~by Frederik L. Schodt
Professor Risley and the Imperial Japanese Troupe: How an American Acrobat Introduced Circus to Japan—and Japan to the West was written by Frederik L. Schodt and published by Stone Bridge Press in 2012. It is Schodt's seventh book dealing with Japanese culture and history. I am primarily familiar with Schodt's work as a manga and anime scholar and translator, but as can be seen with Professor Risley and the Imperial Japanese Troupe and several of his other books, his knowledge and interests extend to other subject areas as well. I first learned about Professor Risley and the Imperial Japanese Troupe because I follow Schodt's work in general. I was interested in reading the book for that reason, but also because I happen to have an interest in Japanese history as well as in the performing arts.
After a brief preface explaining how he came to write the book, Schodt launches into the main text of Professor Risley and the Imperial Japanese Troupe. The first chapter, or "act," is appropriately titled "Setting the Stage" and provides the necessary background and historical context for the book. The next three acts--"The Risley Act," "Going for Gold," and "Into Asia"--explore the life of Professor Risley, the stage name of American showman Richard Risley Carlisle. Acts five through nine--"Yokohama, Japan," "Taking America," "At the Exposition," "The Long Way to London," and "The Matter of the Contract"--follow the formation of the Imperial Japanese Troupe and their nearly two-and-a- half-year tour of seven countries: the United States, France, England, the Netherlands, Belgium, Spain, and Portugal. Act ten, "Final Acts" traces the end of Professor Risley and the troupe and their lasting influence. The book is completed with an afterword, notes, select bibliography, and a thorough index.
In 1866, the eighteen men, women, and youths from the Sumidagawa, Matsui, and Hamaikari preforming families who would make up Risley's Imperial Japanese Troupe received the first official passports granted to ordinary Japanese citizens. Since the mid-17th century, the Japanese government had severely limited travel into and out of Japan. The opening of Japan helped to ignite an interest in Japanese art and culture across the world. A large part of the Imperial Japanese Troupe's success was due not only to the members' skill but to the perceived exoticism of their performances. For the first time the world at wide was being introduced to Japanese culture. At the same time, ordinary Japanese were finally allowed and able to see the world beyond their own country. The tour of the Imperial Japanese Troupe was a meeting, meshing, and clashing of cultures. And while the group was away, Japan itself was undergoing a revolution as the Meiji era was ushered in.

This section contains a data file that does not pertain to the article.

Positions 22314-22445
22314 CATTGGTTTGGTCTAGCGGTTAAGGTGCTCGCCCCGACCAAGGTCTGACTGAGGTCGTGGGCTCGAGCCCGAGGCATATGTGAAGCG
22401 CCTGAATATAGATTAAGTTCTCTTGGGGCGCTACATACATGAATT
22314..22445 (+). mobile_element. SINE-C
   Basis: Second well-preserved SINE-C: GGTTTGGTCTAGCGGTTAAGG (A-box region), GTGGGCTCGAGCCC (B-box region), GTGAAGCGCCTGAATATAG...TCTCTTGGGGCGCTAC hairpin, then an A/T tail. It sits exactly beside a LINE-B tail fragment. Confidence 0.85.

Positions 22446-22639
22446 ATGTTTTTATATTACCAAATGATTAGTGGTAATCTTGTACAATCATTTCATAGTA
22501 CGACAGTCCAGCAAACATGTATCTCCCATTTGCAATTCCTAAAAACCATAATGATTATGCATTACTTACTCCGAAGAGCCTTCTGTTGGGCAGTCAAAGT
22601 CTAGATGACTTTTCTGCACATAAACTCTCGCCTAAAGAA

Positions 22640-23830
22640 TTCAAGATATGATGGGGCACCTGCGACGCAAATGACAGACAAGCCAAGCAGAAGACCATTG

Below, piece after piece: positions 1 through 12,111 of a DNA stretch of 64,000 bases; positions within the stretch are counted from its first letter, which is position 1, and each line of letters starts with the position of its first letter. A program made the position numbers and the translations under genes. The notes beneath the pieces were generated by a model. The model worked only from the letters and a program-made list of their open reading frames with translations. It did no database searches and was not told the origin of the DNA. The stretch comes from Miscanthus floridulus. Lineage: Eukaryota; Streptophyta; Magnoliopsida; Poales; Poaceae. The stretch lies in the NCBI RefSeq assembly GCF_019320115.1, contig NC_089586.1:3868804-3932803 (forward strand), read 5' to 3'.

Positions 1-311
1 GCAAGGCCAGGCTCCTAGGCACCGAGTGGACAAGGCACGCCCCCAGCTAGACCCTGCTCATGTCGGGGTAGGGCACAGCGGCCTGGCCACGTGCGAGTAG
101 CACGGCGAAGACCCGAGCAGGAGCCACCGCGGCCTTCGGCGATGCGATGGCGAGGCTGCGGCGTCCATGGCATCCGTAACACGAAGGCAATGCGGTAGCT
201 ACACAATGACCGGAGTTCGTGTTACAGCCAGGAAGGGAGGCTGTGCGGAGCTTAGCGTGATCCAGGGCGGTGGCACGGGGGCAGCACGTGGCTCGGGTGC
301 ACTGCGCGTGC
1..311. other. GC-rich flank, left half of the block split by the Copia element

Professor Risley and the Imperial Japanese Troupe was absolutely fascinating. Additionally, Schodt's writing is an utter delight to read. Although Professor Risley and the Imperial Japanese Troupe has been thoroughly researched and has an academic bent to it, the book is still easily accessible and approachable even for more casual readers. One of the things that I particularly loved about Professor Risley and the Imperial Japanese Troupe is that it is filled with reproductions of historical photographs, artwork, newspaper clippings, playbills, advertisements, and so on, including sixteen pages in full color. They are a fabulous addition to an already great book. I enjoyed Professor Risley and the Imperial Japanese Troupe immensely. It's an incredibly engaging work on 19th-century popular culture and very easy to recommend.